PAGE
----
We hope this letter finds you in good health and abundant happiness. We’re nearing the end of another solar year here, prompting us to think back upon the blessings we’ve enjoyed and the milestones we’ve passed during the course of our most recent swing around our favorite local star.
2006 has been a banner year for the most prolific of our members. The autotrophs continued to profit from the surge in carbon dioxide emissions from the planet’s least charismatic species of megafauna, Homo sapiens. At 3.8 billion years young, you might think cyanobacteria would be ready to slow down, but thanks to their ability to metabolize CO2, their populations expanded in every conceivable niche — even in newly melted portions of Antarctica! The quiet generosity manifested in their habit of fixing nitrogen wherever needed, their close partnerships with other species such as fungi, corals, and plants, and their uncomplaining ability to persist as akinetes when the going gets tough, make them an especially inspiring example during this holiday season.
Also in the spirit of the season, the dinoflagellates have been featured in a number of festive off-shore displays this past year, especially along the coasts of North America, where their so-called “red tides” excited considerable attention from other species.
As expected, those species that make their homes on or in the bodies of Homo sapiens have continued to prosper, some among the viruses and prokaryotes even evolving new strains, thanks to their hosts’ misguided efforts to “control” them. Space doesn’t permit me to mention them all by name, but Entamoeba histolytica, Escherichia coli, and Plasmodium falciparum are among those that have done exceptionally well in 2006.
Many populations of multicellular lifeforms experienced growth spurts during the past year as a consequence of their recent introduction to new ecosystems. Cheatgrass, kudzu, feral housecats and Eurasian water milfoil (pictured on card) are among the hundreds of non-native species currently doing well in North America, for example, and most other land masses large and small are also playing host to armies of newcomers. Though the original invasions might have been a poor idea, we think it’s important to support these species during a long and difficult occupation, as they strive to bring order to chaotic local ecosystems. We hope you’ll join us in saying, “We Support Our Species”!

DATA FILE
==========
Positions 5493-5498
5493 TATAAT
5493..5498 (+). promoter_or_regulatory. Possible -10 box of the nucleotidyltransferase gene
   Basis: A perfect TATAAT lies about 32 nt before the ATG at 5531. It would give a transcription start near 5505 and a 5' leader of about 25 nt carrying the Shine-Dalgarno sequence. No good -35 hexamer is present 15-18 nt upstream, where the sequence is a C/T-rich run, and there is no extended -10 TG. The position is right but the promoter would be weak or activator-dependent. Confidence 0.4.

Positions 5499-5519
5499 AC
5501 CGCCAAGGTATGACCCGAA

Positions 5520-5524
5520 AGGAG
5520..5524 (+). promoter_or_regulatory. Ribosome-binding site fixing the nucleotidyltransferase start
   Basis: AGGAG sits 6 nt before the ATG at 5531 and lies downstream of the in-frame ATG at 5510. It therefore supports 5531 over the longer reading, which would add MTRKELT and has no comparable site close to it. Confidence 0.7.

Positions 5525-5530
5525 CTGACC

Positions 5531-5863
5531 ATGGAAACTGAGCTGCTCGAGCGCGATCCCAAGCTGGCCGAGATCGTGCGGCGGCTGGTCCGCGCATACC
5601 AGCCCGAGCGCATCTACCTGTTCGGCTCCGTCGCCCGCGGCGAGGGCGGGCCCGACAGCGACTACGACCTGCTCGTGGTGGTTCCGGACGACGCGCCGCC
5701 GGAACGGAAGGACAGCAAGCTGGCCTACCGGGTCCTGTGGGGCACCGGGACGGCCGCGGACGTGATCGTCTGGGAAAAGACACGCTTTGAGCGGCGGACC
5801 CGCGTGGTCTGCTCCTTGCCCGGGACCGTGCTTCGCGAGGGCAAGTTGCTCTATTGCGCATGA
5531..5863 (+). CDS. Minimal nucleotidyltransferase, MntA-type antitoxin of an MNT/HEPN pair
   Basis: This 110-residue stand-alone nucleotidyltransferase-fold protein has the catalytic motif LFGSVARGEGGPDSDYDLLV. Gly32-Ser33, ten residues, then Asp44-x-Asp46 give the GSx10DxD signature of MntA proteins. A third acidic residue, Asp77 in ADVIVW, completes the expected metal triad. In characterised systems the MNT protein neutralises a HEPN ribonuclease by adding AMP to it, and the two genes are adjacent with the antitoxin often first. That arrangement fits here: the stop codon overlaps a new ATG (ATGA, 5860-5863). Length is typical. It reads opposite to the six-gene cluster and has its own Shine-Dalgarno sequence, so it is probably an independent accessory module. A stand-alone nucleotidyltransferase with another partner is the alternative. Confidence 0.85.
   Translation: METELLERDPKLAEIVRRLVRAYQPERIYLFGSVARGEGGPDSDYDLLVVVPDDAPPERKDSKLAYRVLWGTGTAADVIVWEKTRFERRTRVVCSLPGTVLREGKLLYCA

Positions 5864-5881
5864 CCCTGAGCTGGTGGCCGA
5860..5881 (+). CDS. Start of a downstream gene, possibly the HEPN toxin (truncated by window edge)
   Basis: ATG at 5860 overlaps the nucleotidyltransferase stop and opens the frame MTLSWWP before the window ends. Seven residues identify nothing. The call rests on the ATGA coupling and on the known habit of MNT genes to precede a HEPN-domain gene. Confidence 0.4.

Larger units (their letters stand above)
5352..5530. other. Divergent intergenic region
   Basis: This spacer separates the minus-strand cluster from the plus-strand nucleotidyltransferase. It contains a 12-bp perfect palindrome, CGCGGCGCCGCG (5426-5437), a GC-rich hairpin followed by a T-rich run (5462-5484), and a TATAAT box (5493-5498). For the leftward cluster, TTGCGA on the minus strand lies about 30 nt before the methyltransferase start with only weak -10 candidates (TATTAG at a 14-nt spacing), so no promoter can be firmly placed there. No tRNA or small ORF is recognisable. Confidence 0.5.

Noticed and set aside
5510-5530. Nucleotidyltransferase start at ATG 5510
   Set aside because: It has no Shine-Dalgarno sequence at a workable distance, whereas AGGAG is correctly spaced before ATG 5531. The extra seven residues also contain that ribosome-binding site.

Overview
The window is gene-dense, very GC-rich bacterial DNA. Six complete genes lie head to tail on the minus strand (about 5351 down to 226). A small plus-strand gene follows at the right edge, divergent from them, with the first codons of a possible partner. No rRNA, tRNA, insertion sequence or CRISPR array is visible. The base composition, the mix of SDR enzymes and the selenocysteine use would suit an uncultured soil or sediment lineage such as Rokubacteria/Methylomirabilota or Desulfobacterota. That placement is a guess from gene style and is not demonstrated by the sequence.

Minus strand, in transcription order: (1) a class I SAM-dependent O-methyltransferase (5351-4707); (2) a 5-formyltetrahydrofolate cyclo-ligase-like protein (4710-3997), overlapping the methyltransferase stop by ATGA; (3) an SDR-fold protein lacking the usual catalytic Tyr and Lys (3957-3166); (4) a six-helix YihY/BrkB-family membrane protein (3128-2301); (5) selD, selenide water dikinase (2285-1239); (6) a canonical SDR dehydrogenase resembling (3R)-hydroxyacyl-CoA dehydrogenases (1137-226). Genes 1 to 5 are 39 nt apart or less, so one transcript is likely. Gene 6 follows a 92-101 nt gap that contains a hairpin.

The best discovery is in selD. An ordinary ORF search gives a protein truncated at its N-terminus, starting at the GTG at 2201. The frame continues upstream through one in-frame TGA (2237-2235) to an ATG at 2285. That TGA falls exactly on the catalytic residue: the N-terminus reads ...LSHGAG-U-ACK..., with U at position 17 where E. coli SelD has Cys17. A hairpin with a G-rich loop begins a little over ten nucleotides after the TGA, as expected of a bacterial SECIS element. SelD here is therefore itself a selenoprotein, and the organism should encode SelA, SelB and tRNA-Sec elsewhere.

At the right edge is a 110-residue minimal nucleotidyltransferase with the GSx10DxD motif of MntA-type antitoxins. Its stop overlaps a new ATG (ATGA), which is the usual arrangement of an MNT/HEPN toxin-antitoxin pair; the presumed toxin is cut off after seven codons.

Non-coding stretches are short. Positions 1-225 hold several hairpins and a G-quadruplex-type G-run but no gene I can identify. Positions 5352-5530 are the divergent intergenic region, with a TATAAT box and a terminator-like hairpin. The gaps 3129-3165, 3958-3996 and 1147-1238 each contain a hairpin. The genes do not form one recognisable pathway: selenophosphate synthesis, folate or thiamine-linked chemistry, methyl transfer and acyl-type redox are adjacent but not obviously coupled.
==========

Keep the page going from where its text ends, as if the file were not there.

For most eukarotes, unfortunately, this past year has been a little more challenging. Reef habitats — always among the most sensitive indicators of planetary health — have begun to die back at an alarming rate. Many marine and terrestrial ecosystems are at or nearing collapse, with hundreds of species going extinct each year. But we trust that, like most bad news, this too shall pass. Given its uniquely biocidal tendencies, we’re sure that H. sapiens will very shortly remove itself from the equation. And though in general this will be a very welcome development, we must remember the less fortunate ones in that event — the human parasites and colonists mentioned above — and keep them uppermost in our thoughts and prayers.
They say that every dark cloud has a silver lining. If past experience is any guide, in a brief ten million years or so, most of our currently troubled chloroplast- and mitochondria-bearing phyla will bounce back, stronger than ever, as fully functional components of brand-new food webs. The joy and mystery of this holiday season should serve to remind us that we’re all part of a larger plan, even if we don’t see it, and sometimes sacrifice is necessary to advance the greater good. The more traumatic the extinction event, the more creative and unpredictable the evolutionary consequences. Just look how much more closely knit we became after the great Permian extinction! It really strengthened our bonds as a family.
On a brighter note, our various tectonic activities show no sign of slowing down. Though progress in rift formation and subduction appeared incremental, slow and steady wins the race, as they say. Despite a warming troposphere and stratosphere and the associated adjustments in local and regional climates, our fundamental atmosphere-generating processes continued unabated. And as always, it’s been a good year for the magnetic field, too, protecting all of us here from the otherwise deadly solar wind. A coronal mass ejection on December 13 produced a spectacular geomagnetic storm just in time for the holidays!
Wherever you are in your own orbits, we hope that you are having a safe and joyous holiday season, secure in the blessings of God’s love. We wish you all the best in the coming year.
Dave Bonta (bio) crowd-sources his problems by following his gut, which he shares with 100 trillion of his closest microbial friends — a close-knit, symbiotic community comprising several thousand species of bacteria, fungi, and protozoa. In a similarly collaborative fashion, all of Dave’s writing is available for reuse and creative remix under a Creative Commons Attribution-ShareAlike 3.0 United States License. For attribution in printed material, his name (Dave Bonta) will suffice, but for web use, please link back to the original. Contact him for permission to waive the “share alike” provision (e.g. for use in a conventionally copyrighted work).